October 23, 2021


Home Improvement

When Bigger Is not Better: The Penis Enhancements Myths

Bet you were not expecting that, were you, mister? The growing (darned pun!) Fetishistic tendency for penis enhancements is fast becoming one of the most popular trends the world over. Although very few men openly admit it, they look at themselves in the mirror and secretly desire to have more than what they already have. While in some cases this may yield better results, we can not just ignore the many cautionary tales told by doctors, experts, researchers, and the very men who tried it and did not like it.

Starting the dreaded revelations is the penis pump. Among the many penal enhancements sold in adult stores and on the Internet, this suction device claims to naturally and permanently increase your tackle's size and length with proper and frequent use. Okay, where do we figure out the "natural" part? You're putting a foreign object to literally suck your privates until they swell. It's one of the most unnaturally bizarre things man can do to himself. Sure, the pumping and suctioning does increase blood flow into the shaft and head, but have you considered that it could permanently damage you?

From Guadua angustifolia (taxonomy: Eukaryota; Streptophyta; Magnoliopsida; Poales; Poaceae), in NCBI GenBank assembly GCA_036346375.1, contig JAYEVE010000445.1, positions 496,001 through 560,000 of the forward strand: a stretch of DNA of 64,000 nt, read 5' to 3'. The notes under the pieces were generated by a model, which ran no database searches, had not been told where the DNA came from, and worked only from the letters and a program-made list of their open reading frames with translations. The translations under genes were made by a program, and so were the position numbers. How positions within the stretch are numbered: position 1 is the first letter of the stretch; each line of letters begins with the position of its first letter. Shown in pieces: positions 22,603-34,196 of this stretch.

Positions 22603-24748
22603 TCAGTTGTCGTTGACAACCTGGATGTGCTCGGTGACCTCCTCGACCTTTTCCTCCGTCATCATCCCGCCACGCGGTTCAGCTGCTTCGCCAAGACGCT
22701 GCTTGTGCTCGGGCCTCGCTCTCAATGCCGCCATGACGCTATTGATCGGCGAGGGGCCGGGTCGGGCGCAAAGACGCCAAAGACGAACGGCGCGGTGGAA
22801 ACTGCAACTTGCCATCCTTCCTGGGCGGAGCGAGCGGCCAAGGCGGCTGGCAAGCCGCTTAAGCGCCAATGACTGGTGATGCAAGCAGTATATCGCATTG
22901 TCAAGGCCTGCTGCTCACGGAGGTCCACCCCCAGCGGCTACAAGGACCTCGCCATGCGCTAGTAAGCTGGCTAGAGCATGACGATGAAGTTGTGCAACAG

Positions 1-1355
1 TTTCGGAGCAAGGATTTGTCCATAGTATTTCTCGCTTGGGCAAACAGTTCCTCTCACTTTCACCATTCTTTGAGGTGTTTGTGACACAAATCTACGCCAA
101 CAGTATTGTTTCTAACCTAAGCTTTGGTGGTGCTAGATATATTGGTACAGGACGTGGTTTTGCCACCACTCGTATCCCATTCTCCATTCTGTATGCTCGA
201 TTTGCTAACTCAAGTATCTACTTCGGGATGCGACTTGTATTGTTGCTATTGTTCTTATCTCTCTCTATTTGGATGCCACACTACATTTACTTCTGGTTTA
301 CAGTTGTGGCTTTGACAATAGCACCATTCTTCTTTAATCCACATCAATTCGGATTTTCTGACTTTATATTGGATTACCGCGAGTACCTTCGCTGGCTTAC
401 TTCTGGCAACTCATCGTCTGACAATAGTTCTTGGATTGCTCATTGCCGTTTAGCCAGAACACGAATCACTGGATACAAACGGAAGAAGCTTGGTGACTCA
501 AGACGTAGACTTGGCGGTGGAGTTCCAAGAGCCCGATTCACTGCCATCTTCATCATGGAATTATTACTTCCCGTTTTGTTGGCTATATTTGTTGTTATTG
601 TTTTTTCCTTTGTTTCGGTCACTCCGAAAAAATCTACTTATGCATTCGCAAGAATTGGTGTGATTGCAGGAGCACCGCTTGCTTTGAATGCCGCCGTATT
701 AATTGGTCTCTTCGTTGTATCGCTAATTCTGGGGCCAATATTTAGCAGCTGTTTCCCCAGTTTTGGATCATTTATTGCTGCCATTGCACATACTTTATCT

The increase in size bought about by this penis improvements product could very well be a ruptured vein or damaged tissue … NOT a pleasant result if you want to give and get more with your penis. After this, many men still think this will help them look and perform better, while daring to risk a medical malady the nurses and interns will be giggling and grimacing about for days!

Still, men try it out to see just how far it could go for their own satisfaction, so they purchase it for a couple of dollars in some discreet motel shop. Then, like a schoolboy doing something terribly mischievous, he goes to the bathroom and drops his pants, getting him prepped up for the main event. A few pumps and he feels and sees a difference in size … this inspires him to speed up the process irresponsibly, popping a blood vessel and causing permanent erectile dysfunction.

Still appealing? I think not.

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